"All-pairs" likelihood-ratio analyses, such as those performed by MAPMAKER/SIBS [Kruglyak and Lander, 1995], require that a sibship containing N affected siblings be split into N(N - 1)/2 sibships, each containing a different pair of affected sibs, before analysis. Each of these N(N - 1)/2 sibships may also contain the other affected sibs from the original sibship, coded as unaffected, to infer missing parental genotypes, as is done automatically in MAPMAKER/SIBS. Then, the use of the same individuals both as affecteds to test for linkage and, elsewhere, as unaffecteds to infer missing parental genotypes leads to negative correlations in the estimated identity by descent sharing among affected pairs from the same original multiplex sibship. This gives a conservative test of linkage, even when no downweighting is applied. Conversely, if the other affected sibs from the original sibship are omitted, the correlations are positive and the linkage test is anticonservative in the absence of weighting. True type I error probability also depends on marker informativity, typed parents, number of affected sibs included in the analysis, and the weighting scheme. This suggests the use of simulation, rather than asymptotic theory, to assess significance levels. The power of multiplex sibships relative to affected pairs increases with increasing phenocopy percentage, but the presence of typed unaffected sibs improves the relative power of multiplex sibships greatly only when penetrance is high. It was found that the 2/N weighting proposed by Suarez and Hodge  increased power over an unweighted analysis in many situations, provided significance levels were adjusted appropriately by simulation.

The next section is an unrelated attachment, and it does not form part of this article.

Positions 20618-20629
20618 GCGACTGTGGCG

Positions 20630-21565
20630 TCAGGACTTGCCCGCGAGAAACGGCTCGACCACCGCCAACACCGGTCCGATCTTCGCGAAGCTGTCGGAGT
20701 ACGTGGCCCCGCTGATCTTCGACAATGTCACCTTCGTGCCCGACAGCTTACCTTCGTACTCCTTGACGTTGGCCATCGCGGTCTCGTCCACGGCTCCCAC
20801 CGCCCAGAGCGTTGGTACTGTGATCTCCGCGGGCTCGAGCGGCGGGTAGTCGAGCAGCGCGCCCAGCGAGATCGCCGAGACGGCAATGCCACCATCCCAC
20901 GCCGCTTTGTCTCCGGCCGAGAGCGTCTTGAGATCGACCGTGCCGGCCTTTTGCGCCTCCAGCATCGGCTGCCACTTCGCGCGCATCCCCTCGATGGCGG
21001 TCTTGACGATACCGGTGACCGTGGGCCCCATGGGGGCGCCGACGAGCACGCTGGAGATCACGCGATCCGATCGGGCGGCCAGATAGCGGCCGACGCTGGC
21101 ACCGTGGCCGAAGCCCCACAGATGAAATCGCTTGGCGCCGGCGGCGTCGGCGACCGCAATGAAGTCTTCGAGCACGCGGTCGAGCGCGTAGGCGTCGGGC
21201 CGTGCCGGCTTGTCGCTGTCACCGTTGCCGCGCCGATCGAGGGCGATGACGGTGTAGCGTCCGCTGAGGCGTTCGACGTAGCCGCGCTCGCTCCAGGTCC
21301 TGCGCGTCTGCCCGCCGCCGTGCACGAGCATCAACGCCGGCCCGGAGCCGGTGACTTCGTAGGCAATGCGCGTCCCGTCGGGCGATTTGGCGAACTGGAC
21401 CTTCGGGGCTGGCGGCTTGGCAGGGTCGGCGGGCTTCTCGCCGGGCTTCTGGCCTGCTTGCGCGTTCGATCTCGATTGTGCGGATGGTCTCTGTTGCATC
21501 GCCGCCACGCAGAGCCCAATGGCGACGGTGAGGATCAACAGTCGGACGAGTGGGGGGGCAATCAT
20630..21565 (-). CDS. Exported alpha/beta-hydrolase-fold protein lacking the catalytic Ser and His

Copyright 2001 Wiley-Liss, Inc.